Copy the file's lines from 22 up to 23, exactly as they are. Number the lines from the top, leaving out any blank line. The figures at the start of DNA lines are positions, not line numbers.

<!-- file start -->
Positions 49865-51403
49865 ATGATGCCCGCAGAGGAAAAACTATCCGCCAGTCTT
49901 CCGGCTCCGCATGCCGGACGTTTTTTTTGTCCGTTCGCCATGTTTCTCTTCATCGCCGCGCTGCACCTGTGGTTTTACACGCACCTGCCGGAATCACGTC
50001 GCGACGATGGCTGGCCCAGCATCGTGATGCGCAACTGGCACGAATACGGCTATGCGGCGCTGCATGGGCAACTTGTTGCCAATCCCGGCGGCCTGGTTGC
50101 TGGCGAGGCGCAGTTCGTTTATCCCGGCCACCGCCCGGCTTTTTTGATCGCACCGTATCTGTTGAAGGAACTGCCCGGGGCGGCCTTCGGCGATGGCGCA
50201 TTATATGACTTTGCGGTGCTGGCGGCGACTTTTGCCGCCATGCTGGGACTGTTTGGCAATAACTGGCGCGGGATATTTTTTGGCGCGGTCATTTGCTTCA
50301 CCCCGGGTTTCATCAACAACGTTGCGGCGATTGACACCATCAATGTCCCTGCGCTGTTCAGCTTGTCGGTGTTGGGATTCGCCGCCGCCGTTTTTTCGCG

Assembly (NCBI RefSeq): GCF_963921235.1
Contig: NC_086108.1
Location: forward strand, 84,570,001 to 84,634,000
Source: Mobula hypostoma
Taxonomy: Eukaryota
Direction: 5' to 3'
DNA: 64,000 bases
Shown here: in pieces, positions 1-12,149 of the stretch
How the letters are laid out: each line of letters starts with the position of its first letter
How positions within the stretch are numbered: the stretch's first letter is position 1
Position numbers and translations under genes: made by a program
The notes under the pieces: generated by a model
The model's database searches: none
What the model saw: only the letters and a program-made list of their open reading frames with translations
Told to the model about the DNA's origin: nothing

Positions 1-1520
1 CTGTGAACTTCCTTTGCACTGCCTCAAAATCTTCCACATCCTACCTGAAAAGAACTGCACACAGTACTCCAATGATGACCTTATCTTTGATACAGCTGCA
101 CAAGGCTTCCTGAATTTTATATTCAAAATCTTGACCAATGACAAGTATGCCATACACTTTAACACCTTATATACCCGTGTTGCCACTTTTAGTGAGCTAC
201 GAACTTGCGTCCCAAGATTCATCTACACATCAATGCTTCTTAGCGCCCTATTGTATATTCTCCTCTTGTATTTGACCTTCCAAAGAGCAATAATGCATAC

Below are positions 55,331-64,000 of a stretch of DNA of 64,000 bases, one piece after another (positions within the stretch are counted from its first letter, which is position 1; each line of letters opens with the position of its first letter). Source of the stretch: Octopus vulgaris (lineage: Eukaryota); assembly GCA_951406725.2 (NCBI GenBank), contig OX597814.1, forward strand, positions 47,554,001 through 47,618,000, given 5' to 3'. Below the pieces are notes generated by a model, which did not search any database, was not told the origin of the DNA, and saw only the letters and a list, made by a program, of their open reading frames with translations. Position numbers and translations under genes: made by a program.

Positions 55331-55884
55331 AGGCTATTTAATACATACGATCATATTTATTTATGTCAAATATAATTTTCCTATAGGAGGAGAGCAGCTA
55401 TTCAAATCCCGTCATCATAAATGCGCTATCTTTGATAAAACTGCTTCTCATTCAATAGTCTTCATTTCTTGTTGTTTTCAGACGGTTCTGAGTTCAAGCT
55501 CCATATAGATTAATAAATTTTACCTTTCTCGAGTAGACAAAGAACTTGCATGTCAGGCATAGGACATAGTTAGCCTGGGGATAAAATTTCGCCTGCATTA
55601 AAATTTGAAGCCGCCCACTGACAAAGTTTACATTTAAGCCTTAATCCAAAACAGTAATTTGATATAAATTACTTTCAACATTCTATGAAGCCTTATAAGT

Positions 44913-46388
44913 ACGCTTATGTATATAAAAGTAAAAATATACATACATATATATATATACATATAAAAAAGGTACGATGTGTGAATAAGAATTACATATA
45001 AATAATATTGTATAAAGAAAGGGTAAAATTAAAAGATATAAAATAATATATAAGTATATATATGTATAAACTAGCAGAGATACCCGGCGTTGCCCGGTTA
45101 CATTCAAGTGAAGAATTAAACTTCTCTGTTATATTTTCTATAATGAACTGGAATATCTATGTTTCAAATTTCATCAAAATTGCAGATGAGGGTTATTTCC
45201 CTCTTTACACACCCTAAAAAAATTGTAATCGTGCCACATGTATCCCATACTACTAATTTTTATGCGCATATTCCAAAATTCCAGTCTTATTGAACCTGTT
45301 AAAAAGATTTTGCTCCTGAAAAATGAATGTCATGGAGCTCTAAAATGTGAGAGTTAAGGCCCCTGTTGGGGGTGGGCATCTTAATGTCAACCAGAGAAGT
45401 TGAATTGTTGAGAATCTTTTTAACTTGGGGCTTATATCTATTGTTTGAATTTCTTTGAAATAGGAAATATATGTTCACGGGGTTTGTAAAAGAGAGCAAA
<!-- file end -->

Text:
Told to the model about the DNA's origin: nothing

Positions 1-1520